“Dad, I need a car….” Those words open up a really important topic in today’s fast paced world. Every teenager can’t wait to turn sixteen and be able to get a learner’s permit, the first step toward automotive autonomy. But that’s only the beginning….
This blog will help parents and young adults understand their relationship with money and learn how to be financially free. This blog has nothing to do with accumulating wealth, but everything to do with helping young adults understand the value of money.
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Teenagers ask the darndest questions. As my son starts to figure out life and money, he has a ton of questions. “Am I Financially Dumb because I do not understand how to manage my money?”
Personal finance and understanding your relationship with money, on the surface, seems like common sense.
Being financially is probably the pinnacle of most peoples lives….but it has nothing to do with having lots of money. It is not an event.
What an awesome feeling it must be to achieve financial freedom. I wonder if you scream from the rooftops that you are financially free. How do you measure being financially free?
Unfortunately there is no measurement. There are no announcements. In fact, people who are financially free, don’t even know that they are. Weird!
There is no better feeling in the world than having succeeded at some large goal. That moment when you send in your last mortgage payment? Magic!
That day when you sign the papers to get your first book published? Unparalleled!
That day you managed that ten minute or eight minute or six minute mile? Incredible
I wouldn’t trade the feeling of achieving a large goal for virtually anything in the world. Almost every great moment in my life – save the birth of my children – was the culmination of a goal.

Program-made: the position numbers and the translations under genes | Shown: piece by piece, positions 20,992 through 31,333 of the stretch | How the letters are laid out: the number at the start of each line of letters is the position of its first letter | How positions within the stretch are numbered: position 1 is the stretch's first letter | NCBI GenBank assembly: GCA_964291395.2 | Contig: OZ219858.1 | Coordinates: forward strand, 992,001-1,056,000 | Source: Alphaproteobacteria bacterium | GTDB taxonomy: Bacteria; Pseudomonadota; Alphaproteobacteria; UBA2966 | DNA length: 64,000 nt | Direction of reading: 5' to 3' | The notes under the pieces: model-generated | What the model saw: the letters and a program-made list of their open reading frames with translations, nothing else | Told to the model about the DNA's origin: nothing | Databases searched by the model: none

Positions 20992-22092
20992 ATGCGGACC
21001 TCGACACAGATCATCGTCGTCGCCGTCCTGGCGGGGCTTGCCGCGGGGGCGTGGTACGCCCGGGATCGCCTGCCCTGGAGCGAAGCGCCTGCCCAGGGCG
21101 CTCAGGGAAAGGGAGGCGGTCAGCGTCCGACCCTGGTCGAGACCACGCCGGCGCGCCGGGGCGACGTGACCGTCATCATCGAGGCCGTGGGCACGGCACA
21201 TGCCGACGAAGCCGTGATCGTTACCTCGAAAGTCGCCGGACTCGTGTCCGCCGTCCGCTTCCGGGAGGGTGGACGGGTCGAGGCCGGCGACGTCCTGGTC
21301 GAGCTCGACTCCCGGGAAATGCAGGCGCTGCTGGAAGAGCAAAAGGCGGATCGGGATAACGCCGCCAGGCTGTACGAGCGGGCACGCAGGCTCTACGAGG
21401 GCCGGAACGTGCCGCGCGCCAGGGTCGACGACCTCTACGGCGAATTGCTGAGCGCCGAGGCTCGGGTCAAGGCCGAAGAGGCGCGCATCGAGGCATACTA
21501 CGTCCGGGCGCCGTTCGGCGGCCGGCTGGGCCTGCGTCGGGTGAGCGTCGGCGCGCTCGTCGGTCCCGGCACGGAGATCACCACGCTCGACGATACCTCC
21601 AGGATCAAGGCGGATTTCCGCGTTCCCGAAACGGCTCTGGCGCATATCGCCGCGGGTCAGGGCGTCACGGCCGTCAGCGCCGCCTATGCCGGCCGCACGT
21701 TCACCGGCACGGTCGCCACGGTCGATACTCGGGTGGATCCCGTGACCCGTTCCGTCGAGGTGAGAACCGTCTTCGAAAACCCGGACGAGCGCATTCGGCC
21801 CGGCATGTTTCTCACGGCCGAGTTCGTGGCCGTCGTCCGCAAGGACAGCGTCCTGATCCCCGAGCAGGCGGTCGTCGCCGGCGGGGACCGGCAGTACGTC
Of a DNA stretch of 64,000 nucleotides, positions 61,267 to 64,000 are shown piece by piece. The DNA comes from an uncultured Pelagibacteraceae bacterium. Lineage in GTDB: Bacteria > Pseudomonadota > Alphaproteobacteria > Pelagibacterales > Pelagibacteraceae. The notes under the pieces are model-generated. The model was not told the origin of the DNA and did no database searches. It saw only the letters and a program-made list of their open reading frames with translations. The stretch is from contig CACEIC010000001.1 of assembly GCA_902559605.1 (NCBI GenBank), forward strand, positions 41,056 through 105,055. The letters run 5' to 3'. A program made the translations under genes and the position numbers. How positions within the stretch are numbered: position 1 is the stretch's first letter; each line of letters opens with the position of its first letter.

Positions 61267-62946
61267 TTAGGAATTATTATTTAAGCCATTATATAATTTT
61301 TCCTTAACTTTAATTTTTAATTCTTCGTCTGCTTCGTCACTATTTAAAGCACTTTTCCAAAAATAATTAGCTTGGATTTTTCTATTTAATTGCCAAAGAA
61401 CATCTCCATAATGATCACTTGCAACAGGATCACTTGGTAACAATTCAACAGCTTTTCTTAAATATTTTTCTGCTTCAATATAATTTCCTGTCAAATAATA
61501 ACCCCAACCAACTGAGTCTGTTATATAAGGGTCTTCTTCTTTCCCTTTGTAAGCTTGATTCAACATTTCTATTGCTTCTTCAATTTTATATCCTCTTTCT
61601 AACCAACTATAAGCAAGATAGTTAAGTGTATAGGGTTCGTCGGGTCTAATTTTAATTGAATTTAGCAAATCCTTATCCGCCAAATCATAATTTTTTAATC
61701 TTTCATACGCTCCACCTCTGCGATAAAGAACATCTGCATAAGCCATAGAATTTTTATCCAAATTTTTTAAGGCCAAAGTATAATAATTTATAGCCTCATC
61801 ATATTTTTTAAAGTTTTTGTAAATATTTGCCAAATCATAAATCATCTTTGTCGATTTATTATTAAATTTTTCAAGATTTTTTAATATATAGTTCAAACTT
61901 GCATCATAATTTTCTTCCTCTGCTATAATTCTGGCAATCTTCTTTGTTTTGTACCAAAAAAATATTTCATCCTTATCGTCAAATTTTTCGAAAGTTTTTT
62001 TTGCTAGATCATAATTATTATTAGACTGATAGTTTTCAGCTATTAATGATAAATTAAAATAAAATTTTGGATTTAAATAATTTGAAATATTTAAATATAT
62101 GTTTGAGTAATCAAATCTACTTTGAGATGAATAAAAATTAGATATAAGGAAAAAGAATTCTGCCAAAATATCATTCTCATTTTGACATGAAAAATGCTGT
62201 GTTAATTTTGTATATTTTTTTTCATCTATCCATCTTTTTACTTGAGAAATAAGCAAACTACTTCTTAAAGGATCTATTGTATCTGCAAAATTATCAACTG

“Dad, what is money?” my four year old asked me as I picked him up from school on a cold winter afternoon. His question surprised me. Did his teacher mention “money” during class today or did one of his friends say something to him on the playground about money? I quickly distracted him and asked him about his day and what snack he wanted to eat.
His question got me thinking…
Being a parent is the most difficult job in the world.
It has been a long time since anyone believed you can tell a child to “Do as I say, don’t do as I do.” Modern experts agree that the best way to teach a child anything is by example. In spite of this, many parents fail to ”show” their children one of the most important lessons they’ll ever learn: how to deal with money responsibly.
I recently came across an article that argued – quite convincingly – that parents are poor financial role models for their kids. Here is a quote from the article:
“Most parents (77%) say they are not always honest with their kids about money; 15% lie weekly. Half are willing to discuss saving and spending issues but almost no one talks about tougher concepts like inflation (19%), investing (16%), diversification (11%), and asset allocation (8%). A third avoid talking about the family’s finances altogether.“
Lets break that down, piece by piece.